Some people with atrial fibrillation, particularly older people, do not have any symptoms.
The irregularity in heart rhythm is often only discovered during routine tests or investigations for another condition.
Typically, a cardioversion (where the heart is given a controlled electric shock to restore normal rhythm) is carried out.
At this point, many people feel much better and realise they had not been feeling normal.
People often attribute tiredness and feeling lethargic to ageing, but once normal rhythm is restored, they realise these symptoms were caused by atrial fibrillation.
The most obvious symptom of atrial fibrillation is heart palpitations – where the heart feels like it's pounding, fluttering or beating irregularly, often for a few seconds or possibly a few minutes.
As well as an irregular heartbeat, your heart may also beat very fast (often considerably higher than 100 beats per minute).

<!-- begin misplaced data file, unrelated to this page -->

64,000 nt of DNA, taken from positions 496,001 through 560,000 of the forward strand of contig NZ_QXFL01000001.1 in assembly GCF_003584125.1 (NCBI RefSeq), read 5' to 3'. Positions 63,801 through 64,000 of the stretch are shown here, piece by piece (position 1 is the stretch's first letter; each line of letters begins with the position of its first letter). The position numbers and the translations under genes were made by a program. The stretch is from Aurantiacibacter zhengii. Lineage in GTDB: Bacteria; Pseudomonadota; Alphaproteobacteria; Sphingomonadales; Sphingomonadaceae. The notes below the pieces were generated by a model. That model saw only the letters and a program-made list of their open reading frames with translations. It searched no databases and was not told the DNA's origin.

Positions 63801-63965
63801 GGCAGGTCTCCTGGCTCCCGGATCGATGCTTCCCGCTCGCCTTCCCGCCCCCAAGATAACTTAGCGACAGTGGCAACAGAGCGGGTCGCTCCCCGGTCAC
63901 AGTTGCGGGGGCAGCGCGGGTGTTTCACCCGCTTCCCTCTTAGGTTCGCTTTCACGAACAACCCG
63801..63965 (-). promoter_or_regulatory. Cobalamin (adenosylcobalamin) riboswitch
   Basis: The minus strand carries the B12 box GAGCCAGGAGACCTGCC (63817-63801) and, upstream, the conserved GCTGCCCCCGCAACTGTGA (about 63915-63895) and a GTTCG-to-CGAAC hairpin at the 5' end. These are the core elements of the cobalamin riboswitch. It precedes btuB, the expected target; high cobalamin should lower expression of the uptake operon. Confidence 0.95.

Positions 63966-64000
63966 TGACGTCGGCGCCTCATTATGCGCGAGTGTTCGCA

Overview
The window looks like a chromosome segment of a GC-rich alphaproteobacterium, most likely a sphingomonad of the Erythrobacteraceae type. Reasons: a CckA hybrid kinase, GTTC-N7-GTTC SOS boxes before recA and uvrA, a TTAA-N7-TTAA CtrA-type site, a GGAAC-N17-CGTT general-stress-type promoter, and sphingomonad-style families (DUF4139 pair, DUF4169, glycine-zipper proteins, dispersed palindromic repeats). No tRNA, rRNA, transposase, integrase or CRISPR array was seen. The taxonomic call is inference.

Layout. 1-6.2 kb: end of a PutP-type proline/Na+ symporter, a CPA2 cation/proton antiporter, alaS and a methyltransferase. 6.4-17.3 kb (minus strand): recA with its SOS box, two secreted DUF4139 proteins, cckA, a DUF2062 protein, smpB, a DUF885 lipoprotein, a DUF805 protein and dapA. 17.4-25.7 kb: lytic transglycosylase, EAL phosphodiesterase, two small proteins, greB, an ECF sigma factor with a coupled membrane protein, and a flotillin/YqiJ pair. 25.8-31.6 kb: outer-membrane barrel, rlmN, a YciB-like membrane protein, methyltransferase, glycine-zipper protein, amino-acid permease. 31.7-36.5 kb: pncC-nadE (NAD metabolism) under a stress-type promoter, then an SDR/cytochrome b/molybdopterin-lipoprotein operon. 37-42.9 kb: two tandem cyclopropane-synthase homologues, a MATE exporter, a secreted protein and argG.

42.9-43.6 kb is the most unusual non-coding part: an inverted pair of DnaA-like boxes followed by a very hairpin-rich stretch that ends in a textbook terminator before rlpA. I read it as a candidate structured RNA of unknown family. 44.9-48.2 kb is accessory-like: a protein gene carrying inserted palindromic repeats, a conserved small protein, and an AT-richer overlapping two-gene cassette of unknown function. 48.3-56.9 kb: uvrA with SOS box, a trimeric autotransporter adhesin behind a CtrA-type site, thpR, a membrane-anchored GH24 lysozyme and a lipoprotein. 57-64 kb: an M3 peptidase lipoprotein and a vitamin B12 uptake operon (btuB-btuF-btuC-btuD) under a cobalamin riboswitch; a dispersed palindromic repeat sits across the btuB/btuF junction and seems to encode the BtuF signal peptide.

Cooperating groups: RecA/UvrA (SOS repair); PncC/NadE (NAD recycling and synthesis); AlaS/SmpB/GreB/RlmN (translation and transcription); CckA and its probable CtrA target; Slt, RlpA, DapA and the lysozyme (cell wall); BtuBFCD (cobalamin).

You can work our your heart rate by checking your pulse in your neck or wrist.
Other symptoms you may experience if you have atrial fibrillation include:
The way the heart beats in atrial fibrillation reduces the heart's performance and efficiency.
See a GP or call 111 if:
- you have chest pain that comes and goes
- you have chest pain that goes away quickly but you're still worried
- you notice a sudden change in your heartbeat
- your heart rate is consistently lower than 60 or above 100 (particularly if you're experiencing other symptoms of atrial fibrillation, such as dizziness and shortness of breath)
It's important to get medical advice to make sure it's nothing serious.
Urgent advice: Call 999 if:
You have sudden chest pain that:
- spreads to your arms, back, neck or jaw
- makes your chest feel tight or heavy
- also started with shortness of breath, sweating and feeling or being sick
- lasts more than 15 minutes
You could be having a heart attack. Call 999 immediately as you need immediate treatment in hospital.
An electrocardiogram (ECG) can be used to confirm a diagnosis of atrial fibrillation. An ECG is a test that records the rhythm and electrical activity of your heart.
Page last reviewed: 17 May 2021
Next review due: 17 May 2024